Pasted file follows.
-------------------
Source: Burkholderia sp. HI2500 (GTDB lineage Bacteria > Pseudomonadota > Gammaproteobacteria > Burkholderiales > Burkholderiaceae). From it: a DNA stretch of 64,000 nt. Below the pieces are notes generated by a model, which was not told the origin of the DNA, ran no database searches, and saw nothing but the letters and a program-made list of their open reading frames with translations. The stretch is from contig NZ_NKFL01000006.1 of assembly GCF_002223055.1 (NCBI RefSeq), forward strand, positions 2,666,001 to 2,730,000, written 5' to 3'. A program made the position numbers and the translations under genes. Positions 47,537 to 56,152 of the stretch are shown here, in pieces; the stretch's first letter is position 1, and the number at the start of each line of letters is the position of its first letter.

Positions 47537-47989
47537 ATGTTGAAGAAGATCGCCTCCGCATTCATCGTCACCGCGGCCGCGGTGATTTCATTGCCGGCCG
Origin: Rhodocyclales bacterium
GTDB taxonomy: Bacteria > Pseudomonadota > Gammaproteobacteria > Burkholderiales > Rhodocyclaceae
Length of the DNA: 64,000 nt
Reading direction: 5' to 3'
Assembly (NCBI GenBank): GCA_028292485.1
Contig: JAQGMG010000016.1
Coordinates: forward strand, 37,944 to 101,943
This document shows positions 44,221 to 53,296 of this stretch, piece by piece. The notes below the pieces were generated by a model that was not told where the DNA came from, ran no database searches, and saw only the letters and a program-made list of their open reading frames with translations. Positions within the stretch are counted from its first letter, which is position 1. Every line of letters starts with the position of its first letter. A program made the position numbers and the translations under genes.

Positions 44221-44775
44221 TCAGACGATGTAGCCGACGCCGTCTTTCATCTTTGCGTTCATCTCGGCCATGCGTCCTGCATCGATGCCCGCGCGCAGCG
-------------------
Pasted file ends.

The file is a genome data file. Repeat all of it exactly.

Source: Burkholderia sp. HI2500 (GTDB lineage Bacteria > Pseudomonadota > Gammaproteobacteria > Burkholderiales > Burkholderiaceae). From it: a DNA stretch of 64,000 nt. Below the pieces are notes generated by a model, which was not told the origin of the DNA, ran no database searches, and saw nothing but the letters and a program-made list of their open reading frames with translations. The stretch is from contig NZ_NKFL01000006.1 of assembly GCF_002223055.1 (NCBI RefSeq), forward strand, positions 2,666,001 to 2,730,000, written 5' to 3'. A program made the position numbers and the translations under genes. Positions 47,537 to 56,152 of the stretch are shown here, in pieces; the stretch's first letter is position 1, and the number at the start of each line of letters is the position of its first letter.

Positions 47537-47989
47537 ATGTTGAAGAAGATCGCCTCCGCATTCATCGTCACCGCGGCCGCGGTGATTTCATTGCCGGCCG
Origin: Rhodocyclales bacterium
GTDB taxonomy: Bacteria > Pseudomonadota > Gammaproteobacteria > Burkholderiales > Rhodocyclaceae
Length of the DNA: 64,000 nt
Reading direction: 5' to 3'
Assembly (NCBI GenBank): GCA_028292485.1
Contig: JAQGMG010000016.1
Coordinates: forward strand, 37,944 to 101,943
This document shows positions 44,221 to 53,296 of this stretch, piece by piece. The notes below the pieces were generated by a model that was not told where the DNA came from, ran no database searches, and saw only the letters and a program-made list of their open reading frames with translations. Positions within the stretch are counted from its first letter, which is position 1. Every line of letters starts with the position of its first letter. A program made the position numbers and the translations under genes.

Positions 44221-44775
44221 TCAGACGATGTAGCCGACGCCGTCTTTCATCTTTGCGTTCATCTCGGCCATGCGTCCTGCATCGATGCCCGCGCGCAGCG